Flexibility Training Is Essential

By: Jude Wright

Flexibility training involves maximizing the range of motion and stability of your muscles by performing a series of exercises. You can receive the benefits of improved blood flow in your muscles and have a lower risk of injury when working out or moving heavy objects.

There are three main types of stretching exercises that help accomplish these goals: static, dynamic, and Isometric/PNF.

Static stretches are the most traditional type of stretching exercises; these usually consist of the "pull to maximum end point, hold for 5-10 seconds, then release" types of exercises.

Static stretches should always be included in your 10-minute warm-up routine, as this will give every major muscle group a gentle pull, hold, and relax routine. This will help improve circulation and ready the muscles for more vigorous activity that you will perform in your workouts, while also decreasing the chances for tearing or tendon stretching.

Dynamic or ballistic stretches are more controversial because they involve stretching with added momentum or even stretching with weights. These types of stretches can be potentially harmful, which is why they are controversial. Before engaging in these types of stretches, you should ask a professional fitness expert about them.

One example of a dynamic stretch includes resting one knee on a ball and slowly rotating the ball away from your body, giving a very moderate bounce at the maximum point. Another example of a dynamic stretch is a lunge, which is putting one foot ahead, while kneeling slightly with the back straight and bouncing gently.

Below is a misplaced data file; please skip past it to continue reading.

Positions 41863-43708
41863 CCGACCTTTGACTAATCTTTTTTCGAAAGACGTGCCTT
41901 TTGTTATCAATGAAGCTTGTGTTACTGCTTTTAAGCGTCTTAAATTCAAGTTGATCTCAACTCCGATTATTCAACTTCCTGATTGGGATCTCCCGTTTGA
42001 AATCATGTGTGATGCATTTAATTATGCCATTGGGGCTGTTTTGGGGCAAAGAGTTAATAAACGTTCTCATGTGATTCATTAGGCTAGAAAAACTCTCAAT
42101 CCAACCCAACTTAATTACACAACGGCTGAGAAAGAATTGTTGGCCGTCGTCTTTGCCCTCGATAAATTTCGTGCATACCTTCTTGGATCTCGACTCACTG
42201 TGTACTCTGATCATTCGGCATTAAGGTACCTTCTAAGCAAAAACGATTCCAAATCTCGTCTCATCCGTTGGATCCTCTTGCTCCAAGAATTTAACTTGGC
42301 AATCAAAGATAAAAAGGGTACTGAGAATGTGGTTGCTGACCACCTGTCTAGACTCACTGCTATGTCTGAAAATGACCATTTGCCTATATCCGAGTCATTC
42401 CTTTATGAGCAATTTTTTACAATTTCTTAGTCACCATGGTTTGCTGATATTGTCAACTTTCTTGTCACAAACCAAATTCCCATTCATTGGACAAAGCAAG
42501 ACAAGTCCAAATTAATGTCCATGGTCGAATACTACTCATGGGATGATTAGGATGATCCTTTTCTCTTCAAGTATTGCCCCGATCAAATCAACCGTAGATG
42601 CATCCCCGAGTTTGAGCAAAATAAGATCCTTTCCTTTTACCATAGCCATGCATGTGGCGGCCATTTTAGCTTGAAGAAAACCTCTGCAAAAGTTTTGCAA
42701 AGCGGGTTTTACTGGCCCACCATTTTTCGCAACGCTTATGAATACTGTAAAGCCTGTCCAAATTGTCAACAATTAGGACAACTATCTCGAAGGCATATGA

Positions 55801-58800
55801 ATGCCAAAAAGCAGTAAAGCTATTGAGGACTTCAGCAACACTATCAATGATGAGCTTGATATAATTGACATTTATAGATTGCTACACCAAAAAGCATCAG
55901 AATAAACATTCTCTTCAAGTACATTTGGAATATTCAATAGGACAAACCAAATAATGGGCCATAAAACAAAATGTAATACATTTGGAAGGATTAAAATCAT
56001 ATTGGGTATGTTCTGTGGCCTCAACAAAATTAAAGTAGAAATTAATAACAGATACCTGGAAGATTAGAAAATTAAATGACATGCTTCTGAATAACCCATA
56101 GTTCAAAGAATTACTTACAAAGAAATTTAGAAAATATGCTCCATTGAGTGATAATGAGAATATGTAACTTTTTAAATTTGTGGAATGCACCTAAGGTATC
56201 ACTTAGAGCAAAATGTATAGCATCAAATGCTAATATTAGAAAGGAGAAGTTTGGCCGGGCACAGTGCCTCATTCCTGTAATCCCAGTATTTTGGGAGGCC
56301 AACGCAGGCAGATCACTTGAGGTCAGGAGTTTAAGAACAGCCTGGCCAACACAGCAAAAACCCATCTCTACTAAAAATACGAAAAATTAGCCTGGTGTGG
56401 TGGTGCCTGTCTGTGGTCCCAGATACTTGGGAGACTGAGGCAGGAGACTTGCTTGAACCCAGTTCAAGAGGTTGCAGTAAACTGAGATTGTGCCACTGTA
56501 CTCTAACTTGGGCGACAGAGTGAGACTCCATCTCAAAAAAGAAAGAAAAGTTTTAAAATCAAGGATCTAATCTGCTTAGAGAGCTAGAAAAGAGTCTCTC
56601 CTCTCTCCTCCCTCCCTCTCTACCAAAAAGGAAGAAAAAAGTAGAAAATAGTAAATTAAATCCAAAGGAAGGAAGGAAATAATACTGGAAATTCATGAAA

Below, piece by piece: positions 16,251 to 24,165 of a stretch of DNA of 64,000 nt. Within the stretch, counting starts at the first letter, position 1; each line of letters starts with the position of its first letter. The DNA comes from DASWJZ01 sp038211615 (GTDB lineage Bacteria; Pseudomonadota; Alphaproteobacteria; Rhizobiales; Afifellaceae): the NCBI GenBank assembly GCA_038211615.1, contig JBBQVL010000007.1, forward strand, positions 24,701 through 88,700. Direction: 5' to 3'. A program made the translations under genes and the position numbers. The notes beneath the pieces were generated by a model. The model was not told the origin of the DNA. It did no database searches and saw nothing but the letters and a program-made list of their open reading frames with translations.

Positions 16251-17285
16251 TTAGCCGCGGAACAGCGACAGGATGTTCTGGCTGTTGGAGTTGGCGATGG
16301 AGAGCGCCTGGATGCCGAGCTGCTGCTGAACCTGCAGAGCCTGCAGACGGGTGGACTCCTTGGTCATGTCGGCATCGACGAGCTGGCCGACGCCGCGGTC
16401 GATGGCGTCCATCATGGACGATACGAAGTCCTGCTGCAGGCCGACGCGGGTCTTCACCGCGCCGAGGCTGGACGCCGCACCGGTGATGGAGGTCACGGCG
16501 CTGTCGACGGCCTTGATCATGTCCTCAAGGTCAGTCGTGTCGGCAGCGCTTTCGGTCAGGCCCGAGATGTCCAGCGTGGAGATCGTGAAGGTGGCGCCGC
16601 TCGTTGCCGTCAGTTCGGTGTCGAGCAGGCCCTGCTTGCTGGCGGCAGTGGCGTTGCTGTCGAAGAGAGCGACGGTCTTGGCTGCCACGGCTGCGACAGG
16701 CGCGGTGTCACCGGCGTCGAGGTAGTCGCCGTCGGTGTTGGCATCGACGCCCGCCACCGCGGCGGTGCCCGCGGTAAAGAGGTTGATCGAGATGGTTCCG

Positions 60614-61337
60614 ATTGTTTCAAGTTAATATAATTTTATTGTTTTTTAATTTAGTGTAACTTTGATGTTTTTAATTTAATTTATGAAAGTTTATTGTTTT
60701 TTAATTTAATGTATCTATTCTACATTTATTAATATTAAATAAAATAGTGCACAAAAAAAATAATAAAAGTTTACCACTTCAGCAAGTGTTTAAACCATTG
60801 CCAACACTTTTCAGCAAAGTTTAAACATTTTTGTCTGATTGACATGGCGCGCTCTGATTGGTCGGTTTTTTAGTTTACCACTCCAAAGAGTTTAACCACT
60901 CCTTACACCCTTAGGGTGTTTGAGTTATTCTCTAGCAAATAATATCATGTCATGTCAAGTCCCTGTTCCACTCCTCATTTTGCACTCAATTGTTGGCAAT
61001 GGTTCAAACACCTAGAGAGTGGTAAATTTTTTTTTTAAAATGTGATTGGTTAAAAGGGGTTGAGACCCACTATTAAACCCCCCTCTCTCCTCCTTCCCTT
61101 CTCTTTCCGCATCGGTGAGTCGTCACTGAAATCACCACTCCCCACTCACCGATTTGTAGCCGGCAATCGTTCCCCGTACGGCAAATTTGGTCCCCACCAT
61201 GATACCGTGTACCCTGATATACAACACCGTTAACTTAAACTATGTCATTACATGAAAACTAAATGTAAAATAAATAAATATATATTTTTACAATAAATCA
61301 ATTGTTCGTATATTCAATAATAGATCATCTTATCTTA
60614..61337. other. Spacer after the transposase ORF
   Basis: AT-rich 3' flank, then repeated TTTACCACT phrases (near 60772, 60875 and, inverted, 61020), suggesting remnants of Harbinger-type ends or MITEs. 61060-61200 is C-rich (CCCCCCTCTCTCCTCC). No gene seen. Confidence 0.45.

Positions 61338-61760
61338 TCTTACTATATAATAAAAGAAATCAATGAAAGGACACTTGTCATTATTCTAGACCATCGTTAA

Proprioceptive Neuromuscular Facilitation (PNF) involves a combination of passive and isometric exercise. This type of stretching has several useful features that individuals should check out to see how it can benefit them.

Under the guidance of a professional fitness expert or a very devoted amateur, PNF can help to maximize the range of movement and best prepare the body for the more strenuous exercise of a workout.

Several PNF exercises are done with a partner. The muscle group you wish to address is stretched under tension, then contracted for several seconds. Your partner applies resistance to inhibit movement, making the stretch that much more effective.

One example of a PNF exercise is to stretch your arms out and slowly move them behind you, then contract your biceps, triceps, and shoulders. Your partner will gently pull your hands together a little past the 180-degree mark as you attempt to pull your arms back to 180 degrees.

Another example of a PNF exercise is to lie on your back on a comfortable surface. Raise one leg vertically; have your partner grab your foot and press your foot gently backward until you feel tension on your hamstring, or the muscle on the rear of your thigh. As you move your leg back down, you'll feel your leg muscles contracting, especially since your partner will continue resisting the movement as you do it.

PNF exercises should only be attempted after you have received proper, hands-on training. Doing them incorrectly can lead to muscle sprains or joint damage.

Whichever stretching exercises you decide to do in your warm-up routine, make sure to do some before beginning your workout routine, as this will help to maximize the performance and benefits you'll receive from your workout, as your muscles will be more fluid and you'll be less likely to suffer an injury.

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